British Prime Minister Theresa May has promised millions of pounds to help produce AI systems that will help diagnose cancer earlier, which in turn will save thousands of lives. The goal is for a series of algorithms to be created which will scour medical data to find symptom and lifestyle information that can be used to advise a general practitioner on when a specialist should be called in.
Right now, a patient with the early symptoms of cancer would have to hope that their doctor guesses that they have a deadly condition and not something more common. Pancreatic cancer, an example with a high fatality rate, only causes symptoms in the late stages and begins by causing back pain and appetite loss. Hardly conditions that seem too extraordinary, but in this case ones which signal a terrifying condition.
With this technology, a patient with those symptoms and associated risk factors would be quickly identified and recommended for further tests.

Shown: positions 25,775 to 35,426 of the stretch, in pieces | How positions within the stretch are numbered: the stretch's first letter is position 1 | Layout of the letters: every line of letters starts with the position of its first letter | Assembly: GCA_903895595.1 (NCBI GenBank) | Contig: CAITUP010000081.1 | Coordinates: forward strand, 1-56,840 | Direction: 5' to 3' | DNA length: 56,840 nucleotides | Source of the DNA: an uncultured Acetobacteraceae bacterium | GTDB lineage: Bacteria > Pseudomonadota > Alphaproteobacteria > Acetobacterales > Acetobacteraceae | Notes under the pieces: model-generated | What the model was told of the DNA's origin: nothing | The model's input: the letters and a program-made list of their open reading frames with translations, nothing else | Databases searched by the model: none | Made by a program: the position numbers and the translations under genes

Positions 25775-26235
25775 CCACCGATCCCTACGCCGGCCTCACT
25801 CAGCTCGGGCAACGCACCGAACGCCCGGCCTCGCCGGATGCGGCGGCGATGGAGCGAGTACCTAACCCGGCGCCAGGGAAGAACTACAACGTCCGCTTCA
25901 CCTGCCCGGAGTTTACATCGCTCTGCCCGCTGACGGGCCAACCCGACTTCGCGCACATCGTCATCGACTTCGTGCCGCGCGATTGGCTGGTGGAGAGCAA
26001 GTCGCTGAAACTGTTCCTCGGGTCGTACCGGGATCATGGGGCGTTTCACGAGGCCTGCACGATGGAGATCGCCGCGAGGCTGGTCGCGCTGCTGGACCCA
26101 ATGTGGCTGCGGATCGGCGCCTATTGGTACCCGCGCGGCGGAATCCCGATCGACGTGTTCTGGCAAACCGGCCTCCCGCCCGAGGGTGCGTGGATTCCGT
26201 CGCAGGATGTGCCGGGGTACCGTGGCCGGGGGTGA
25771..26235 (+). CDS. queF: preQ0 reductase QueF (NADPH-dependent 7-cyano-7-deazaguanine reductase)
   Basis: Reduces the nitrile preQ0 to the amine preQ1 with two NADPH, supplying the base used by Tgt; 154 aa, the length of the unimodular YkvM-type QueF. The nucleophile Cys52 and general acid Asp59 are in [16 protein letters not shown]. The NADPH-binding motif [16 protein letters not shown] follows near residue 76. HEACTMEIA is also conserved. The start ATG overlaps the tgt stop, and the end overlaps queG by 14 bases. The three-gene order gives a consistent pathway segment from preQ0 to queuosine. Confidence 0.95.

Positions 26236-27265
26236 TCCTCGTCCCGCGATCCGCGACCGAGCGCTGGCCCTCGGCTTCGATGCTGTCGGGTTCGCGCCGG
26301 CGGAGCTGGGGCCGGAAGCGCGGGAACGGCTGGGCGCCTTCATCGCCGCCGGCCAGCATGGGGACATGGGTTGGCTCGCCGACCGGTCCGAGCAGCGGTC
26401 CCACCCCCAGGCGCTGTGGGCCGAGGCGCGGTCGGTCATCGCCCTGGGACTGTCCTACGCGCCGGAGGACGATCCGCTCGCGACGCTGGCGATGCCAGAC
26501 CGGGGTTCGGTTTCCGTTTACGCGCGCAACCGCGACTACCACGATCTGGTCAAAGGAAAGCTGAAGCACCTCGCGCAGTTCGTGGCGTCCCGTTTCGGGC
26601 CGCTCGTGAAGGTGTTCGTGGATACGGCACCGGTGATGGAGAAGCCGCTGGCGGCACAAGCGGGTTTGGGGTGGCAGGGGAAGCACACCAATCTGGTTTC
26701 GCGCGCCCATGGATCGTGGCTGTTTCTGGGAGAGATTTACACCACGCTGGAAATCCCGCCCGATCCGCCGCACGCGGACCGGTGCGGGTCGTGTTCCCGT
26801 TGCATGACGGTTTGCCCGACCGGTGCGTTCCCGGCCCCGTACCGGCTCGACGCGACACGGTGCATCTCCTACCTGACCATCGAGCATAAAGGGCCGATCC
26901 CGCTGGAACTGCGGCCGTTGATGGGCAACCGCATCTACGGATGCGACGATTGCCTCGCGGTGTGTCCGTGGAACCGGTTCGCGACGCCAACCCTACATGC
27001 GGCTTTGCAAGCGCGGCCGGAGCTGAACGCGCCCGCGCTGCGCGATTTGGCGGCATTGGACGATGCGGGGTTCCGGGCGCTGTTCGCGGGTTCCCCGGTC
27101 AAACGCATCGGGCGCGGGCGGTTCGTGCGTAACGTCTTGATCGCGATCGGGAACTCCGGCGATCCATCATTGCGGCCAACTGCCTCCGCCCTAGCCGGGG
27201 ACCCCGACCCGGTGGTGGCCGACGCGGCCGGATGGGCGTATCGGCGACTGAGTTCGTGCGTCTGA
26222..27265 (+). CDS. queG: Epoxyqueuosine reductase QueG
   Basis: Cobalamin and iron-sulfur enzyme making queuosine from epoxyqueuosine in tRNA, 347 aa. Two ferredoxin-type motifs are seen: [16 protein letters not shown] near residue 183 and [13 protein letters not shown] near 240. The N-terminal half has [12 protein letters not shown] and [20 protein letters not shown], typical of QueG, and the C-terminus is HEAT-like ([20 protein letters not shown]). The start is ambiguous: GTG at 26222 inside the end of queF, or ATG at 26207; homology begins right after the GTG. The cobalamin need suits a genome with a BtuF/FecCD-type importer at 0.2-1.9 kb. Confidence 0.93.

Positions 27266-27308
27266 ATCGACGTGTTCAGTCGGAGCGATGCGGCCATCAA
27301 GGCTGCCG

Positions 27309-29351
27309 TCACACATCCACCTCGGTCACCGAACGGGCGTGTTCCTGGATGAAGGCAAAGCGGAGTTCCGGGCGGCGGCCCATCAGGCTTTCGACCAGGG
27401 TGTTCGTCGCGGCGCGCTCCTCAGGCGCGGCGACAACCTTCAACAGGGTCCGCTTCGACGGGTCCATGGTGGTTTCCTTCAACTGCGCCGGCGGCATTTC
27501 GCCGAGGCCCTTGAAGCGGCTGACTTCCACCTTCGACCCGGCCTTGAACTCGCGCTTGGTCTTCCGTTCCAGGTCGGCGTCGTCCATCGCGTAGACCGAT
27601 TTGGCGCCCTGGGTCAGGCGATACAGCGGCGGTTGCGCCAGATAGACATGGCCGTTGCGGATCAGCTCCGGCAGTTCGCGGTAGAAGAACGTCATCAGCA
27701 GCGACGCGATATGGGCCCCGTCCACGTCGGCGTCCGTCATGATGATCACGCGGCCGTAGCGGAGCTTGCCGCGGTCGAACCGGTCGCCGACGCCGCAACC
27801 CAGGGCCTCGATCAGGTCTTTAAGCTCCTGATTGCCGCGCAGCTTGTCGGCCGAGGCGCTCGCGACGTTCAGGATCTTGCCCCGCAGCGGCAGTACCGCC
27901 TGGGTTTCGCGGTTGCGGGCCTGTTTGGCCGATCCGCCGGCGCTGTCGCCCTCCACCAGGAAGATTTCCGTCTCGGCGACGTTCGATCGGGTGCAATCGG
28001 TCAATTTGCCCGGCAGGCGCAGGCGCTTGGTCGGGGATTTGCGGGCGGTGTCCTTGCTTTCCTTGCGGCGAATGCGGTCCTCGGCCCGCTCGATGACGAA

Will it be put to good use? Can the NHS save people with it?
Given the massive amounts of information that the United Kingdom’s National Health Service has access to, the algorithms would have plenty of data to work with and advances in cancer detection are bound to follow. Similarly, the technology required to make the program work would be rather advanced and will drive AI innovations for years to come.
It should be repeated that the goal of this technology is not to help find a cure but to help diagnose sooner by identifying the people who show early symptoms and have risk factors. As of right now, early detection is one of the best tools for beating cancer. So, this tech will save thousands of lives a year in England alone if it proves successful.